As the countdown keeps on ticking for One Direction's 'Best Song Ever' music video (FIVE DAYS!), the group has released another promo, this time in video form. Harry Styles dressed up as the fashionable Gok Wan yesterday, and now Liam Payne is tackling the character of Leeroy, The Choreographer!
The new track is from the boy band's upcoming film, 'One Direction: This Is Us.' You can pre-order the song on iTunes now.
Watch Liam get a little bit flamboyant, AFTER THE JUMP...
The Republicans of Loudoun County in Virginia have a line, an ethical bridge too far, and after four re-elections Supervisor Eugene Delgaudio (R-Sterling) finally crossed it. It wasn't that the Virginia GOP finally tired of his rabid, vicious anti-GLBT bigotry and perpetual demonization of homosexuals or that he's the head of the SPLC-certified hate group Public Advocate of the United States. It's that he misused county funds.
That's right, it's not the years of embarrassingly loud wing-nut bigotry beyond even the level of Ruben Diaz (D-New York) that got him in trouble, it's money.
According to the Loudoun Times the Grand Jury report...
"...highlights testimony of a harsh working environment in the supervisor's office, a lack of focus on constituent services and a likely, but not blatant, misuse of county resources.”
Delgaudio was also accused of misusing his staff by directing them to not address constituent concerns and to report directly to an executive director at Public Advocate. As a result, a vote by county Republicans to censure Delgaudio passed by 8-1 with Delgaudio offering the only dissenting vote. He has been stripped of any power to serve on standing committees or regional partnership organizations, and his district office funds have been moved to a corporate board budget to be used under direction and approval of the full board.
Stand by for a breathless email money beg somehow blaming this on homosexual activists.
After spending more than $2 million defending the federal Defense of Marriage Act (DOMA) in a number of cases, House Republicans announced Thursday they would no longer defend the law in a case before the U.S. District Court of Massachusetts citing The Supreme Court's ruling in United States v. Windsor, BuzzFeed reports. The announcement came via a legal filing from the House Bipartisan Legal Advisory Group (BLAG), a group controlled by House Republicans. In the case in question, McLaughlin v. Panetta, servicemembers challenged not only section 3 of DOMA, but also, "Title 38 of the U.S. Code regarding veterans’ benefits that define 'spouse' as 'a person of the opposite sex.'" In their filing, the BLAG lawyers state:
"The Supreme Court recently resolved the issue of DOMA Section 3’s constitutionality. See United States v. Windsor, 570 U.S. __ (2013), 2013 WL 3196928 (U.S. June 26, 2013). The Windsor decision necessarily resolves the issue of DOMA Section 3’s constitutionality in this case. While the question of whether 38 U.S.C. § 101(3), (31) is constitutional remains open, the House has determined, in light of the Supreme Court’s opinion in Windsor, that it no longer will defend that statute. Accordingly, the House now seeks leave to withdraw as a party defendant."
Michael Steel, spokesman for Speaker of the House, John Boehner, weighed in with a curt, "The document from the legal team speaks for itself." HRC President Chad Griffin noted the stunning nature of the Republican reversal, stating, "After millions of taxpayer dollars wasted defending discrimination, it’s a historic sign of the times that the House leadership is dropping its pointless quest to maintain second-class status for lesbian and gay couples." House Minority Leader Nancy Pelosi called for House Republicans to drop their involvement in the remaining cases to which they are a party defending DOMA and similar statutes. Pelosi spokesman Drew Hammill told BuzzFeed:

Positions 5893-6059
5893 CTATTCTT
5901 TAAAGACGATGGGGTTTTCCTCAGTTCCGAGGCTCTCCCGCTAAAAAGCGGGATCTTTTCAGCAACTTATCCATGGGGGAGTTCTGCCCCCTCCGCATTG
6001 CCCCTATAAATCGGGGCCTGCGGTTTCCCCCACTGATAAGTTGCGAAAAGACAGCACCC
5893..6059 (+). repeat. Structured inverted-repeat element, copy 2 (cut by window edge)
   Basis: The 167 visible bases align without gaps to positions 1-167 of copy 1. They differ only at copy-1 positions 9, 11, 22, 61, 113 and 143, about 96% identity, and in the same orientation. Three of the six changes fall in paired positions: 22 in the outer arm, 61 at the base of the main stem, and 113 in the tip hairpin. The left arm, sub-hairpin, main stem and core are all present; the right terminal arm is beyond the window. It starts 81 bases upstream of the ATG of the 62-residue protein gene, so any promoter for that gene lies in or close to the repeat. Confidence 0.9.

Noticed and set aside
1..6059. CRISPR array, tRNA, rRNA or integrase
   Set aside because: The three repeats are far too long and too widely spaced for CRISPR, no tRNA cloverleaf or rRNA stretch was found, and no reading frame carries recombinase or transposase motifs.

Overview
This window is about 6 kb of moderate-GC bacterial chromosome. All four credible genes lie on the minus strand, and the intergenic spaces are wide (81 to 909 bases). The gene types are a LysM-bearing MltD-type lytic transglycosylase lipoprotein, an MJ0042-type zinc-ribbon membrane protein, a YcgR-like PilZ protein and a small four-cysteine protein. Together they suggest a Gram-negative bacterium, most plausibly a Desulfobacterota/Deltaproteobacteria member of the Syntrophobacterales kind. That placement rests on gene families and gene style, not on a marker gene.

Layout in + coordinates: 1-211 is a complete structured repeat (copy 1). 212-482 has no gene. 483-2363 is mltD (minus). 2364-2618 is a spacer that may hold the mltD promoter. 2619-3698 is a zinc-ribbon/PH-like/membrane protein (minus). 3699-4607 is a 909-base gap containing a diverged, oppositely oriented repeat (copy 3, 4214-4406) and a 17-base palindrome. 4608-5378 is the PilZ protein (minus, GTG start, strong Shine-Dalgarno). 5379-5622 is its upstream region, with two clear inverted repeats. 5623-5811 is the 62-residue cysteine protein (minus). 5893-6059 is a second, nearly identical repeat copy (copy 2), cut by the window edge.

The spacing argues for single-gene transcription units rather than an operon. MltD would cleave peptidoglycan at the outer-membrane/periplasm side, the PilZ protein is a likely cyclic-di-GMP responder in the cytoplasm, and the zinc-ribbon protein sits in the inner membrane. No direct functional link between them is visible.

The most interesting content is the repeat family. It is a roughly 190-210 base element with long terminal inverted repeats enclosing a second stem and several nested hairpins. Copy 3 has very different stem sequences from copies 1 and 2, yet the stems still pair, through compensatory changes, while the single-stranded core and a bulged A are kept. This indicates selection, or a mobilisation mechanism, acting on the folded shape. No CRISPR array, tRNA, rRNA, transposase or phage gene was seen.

"The Supreme Court’s ruling is clear. Rather than trying to delay justice for particular married gay and lesbian couples and their families, Speaker Boehner should immediately file motions to end House Republicans’ involvement in the remaining cases and stop spending taxpayer dollars to defend unconstitutional discrimination."
Check out the filing in full AFTER THE JUMP...
Following the Supreme Court's decision to overturn the majority of the federal Defense of Marriage Act (DOMA), many questions have lingered over the thousand or so benefits that married gay couples are now eligible to receive. However, the IRS, in an attempt to comply with the court's ruling, has found itself in something of a quandry. One key problem in making equality a reality is geography, as Businessweek reports:
"Those living in Washington, D.C., or the 13 states that allow same-sex marriages can file a federal tax return next April just like other married couples. Not so for the thousands of gay couples who took their vows in one of those states but who live in one of the 37 others where same-sex marriage isn’t recognized. It’s not yet clear whose definition of marriage the IRS is supposed to follow in evaluating their taxes—the state where the couple got married, or the one in which they reside. And will the federal government recognize gay couples in civil unions who file a joint return?
To avoid confusion, a single nationwide rule makes the most sense, says Patricia Cain, a tax law professor at Santa Clara University in California. "The IRS has the power to construe the Internal Revenue Code,” she says. “So for them it’s, ‘What does the word spouse mean?’ ” President Obama has weighed in, saying it’s his “personal belief” that same-sex couples should get the same federal benefits as married couples regardless of where they live. He’s asked federal agencies to research legal issues that might stand in the way. Such a ruling, though, could cause headaches for the IRS, which until now has typically followed states’ definitions of marriage, says David Herzig, a tax law professor at Valparaiso University. “You may solve this problem,” he says, “but you may open up another.”
Businessweek also suggests that it's unclear whether gay couples will benefit financially in a broad way if they can file joint tax returns. While filing separately will maximize tax savings for some, filing jointly will be more beneficial for others. And there's also the question of refunds. As the IRS normally allows taxpayers three years to re-do their tax returns, some couples may be eligible for increased refunds. But should a couple end up owing the federal government more after filing together, will the IRS require couples to pay the additional tax?
Pay-roll taxes on employer-provided health insurance, incurred only by same-sex spouses, present another headache:
"The IRS could allow refunds, and then businesses would have to figure out how to distribute them to employees and ex-employees. Some companies pay married gay employees extra to cover their health-care tax burdens; they would have to decide whether to seek reimbursements from workers who get income tax refunds."